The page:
Developed Falsetto

Developed Falsetto is a falsetto voice that has been exercised to the point that it has singable qualities such as:

  1. the ability to sustain a pitch,
  2. the ability to swell and diminish in volume,
  3. the ability to move up and down the scale over a pitch range of at least an octave,
  4. the ability to have a recognizable vowel, and
  5. the ability to have a clear tone with breath moving but not necessarily breathy.  

The falsetto voice is developed as the muscle system responsible for producing this texture of sound (crico-thyroid) begins to have involvement with the muscle system responsible for producing the chest voice (arytenoid). Development happens as we utilize exercises with an increase in volume.  Development happens as we progress from usage of [i] and [oo] vowels to [e] and [o], then finally [ah], [ae], and [eh].

This process is like going to the gym and focusing on a specific muscle system in a workout, and then adding a bit more reps and weight as one becomes stronger.  This falsetto voice does utilize the arytenoid muscle system to a certain extent as it must for development, but it is worked more in isolation.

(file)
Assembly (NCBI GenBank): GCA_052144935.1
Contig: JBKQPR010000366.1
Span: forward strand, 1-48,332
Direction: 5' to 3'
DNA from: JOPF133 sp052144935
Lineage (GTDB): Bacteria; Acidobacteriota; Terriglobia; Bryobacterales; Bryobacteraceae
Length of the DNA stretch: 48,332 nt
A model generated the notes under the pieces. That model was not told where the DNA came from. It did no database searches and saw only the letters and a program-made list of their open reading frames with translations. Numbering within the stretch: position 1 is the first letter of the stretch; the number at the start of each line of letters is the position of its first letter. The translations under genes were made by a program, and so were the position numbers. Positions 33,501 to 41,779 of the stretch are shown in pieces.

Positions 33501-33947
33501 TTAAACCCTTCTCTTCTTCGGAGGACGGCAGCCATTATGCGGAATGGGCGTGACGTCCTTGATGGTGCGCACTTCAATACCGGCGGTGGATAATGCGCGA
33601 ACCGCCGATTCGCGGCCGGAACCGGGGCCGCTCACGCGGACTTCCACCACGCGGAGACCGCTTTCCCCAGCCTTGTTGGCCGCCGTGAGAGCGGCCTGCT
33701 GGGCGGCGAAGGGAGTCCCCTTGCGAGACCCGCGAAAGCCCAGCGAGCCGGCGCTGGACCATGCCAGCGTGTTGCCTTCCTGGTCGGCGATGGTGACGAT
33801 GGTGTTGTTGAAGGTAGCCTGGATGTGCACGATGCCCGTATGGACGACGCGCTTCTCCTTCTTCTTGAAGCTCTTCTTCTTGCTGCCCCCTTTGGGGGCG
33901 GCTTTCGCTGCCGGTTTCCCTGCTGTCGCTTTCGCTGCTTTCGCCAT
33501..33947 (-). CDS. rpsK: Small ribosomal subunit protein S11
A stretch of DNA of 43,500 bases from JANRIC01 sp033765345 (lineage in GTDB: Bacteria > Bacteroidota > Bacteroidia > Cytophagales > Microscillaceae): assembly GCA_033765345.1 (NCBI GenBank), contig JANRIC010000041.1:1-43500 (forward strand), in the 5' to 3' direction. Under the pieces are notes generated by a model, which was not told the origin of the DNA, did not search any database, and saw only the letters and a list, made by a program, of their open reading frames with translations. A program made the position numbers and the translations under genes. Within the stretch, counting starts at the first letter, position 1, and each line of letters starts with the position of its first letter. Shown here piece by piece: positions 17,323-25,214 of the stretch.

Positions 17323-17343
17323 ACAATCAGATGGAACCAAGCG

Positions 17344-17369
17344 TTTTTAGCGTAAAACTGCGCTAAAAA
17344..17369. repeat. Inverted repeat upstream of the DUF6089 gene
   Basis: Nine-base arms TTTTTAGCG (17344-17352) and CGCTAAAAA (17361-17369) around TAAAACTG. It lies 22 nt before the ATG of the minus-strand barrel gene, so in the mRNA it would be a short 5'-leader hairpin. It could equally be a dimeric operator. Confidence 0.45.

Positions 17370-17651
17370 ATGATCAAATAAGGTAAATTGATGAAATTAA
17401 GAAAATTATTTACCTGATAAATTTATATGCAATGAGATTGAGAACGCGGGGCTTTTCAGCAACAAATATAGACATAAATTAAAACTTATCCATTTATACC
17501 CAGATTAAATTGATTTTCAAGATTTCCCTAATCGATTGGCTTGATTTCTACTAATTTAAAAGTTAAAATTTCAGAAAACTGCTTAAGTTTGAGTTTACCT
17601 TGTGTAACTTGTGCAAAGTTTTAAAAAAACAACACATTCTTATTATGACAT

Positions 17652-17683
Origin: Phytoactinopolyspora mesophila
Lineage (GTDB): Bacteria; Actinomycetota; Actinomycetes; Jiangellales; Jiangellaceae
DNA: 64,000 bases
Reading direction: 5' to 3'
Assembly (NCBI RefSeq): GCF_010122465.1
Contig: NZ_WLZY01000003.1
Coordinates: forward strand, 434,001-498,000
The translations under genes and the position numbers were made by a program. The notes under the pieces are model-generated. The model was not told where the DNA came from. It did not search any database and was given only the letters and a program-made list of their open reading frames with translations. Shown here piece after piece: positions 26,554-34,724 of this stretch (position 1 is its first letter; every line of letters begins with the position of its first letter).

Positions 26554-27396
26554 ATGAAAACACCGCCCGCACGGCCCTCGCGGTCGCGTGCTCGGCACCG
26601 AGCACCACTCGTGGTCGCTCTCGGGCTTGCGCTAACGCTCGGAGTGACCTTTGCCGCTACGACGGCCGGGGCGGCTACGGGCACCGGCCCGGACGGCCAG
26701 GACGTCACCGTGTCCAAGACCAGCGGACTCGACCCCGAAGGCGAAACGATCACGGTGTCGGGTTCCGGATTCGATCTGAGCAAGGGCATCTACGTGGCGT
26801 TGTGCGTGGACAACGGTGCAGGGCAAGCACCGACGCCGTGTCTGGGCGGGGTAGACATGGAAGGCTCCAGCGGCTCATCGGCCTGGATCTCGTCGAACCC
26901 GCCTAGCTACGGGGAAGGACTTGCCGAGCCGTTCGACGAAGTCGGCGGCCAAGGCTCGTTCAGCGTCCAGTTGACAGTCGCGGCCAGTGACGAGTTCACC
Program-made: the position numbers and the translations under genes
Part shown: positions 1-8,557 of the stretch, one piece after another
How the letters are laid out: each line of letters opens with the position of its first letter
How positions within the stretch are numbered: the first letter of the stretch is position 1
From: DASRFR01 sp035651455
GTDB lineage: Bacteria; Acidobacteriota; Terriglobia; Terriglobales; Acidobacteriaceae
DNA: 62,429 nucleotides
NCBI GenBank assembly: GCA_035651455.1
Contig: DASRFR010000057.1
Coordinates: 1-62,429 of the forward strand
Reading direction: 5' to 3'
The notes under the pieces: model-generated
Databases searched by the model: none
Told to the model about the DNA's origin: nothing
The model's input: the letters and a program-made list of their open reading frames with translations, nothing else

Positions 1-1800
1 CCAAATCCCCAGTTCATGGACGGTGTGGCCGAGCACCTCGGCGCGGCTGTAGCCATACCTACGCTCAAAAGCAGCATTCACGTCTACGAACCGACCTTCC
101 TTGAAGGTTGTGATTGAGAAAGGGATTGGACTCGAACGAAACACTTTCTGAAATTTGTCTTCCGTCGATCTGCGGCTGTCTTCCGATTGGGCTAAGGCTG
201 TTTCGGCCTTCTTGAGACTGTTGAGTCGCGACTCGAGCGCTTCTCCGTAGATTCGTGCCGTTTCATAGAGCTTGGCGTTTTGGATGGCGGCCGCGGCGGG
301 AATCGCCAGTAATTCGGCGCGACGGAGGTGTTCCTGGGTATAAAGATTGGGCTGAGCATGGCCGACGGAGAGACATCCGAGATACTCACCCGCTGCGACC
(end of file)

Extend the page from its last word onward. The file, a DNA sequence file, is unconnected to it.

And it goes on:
Problems can arise:

  1. when this developed falsetto is kept in total isolation from the chest voice, or
  2. when the falsetto is developed in coordination with the chest voice but is overdeveloped.

In number one, complete closure of the cords can never be attained. At some point the “back” of the cords opens allowing excessive breath expenditure. Ever increasing use of volume is needed to attempt approximation. Finally, due to forcing, the cords dilate and bow out.  The singer loses the voice.

In number two, there is too much weight added as overdevelopment takes place. Again, breath and volume blasting becomes the norm with the cords dilating, and the voice disappearing.

Allen Rascoe

about the author

Allen Rascoe Allen has been enjoying singing since he was a little kid. He officially studied voice at ECU and USC. However, he ran... Read More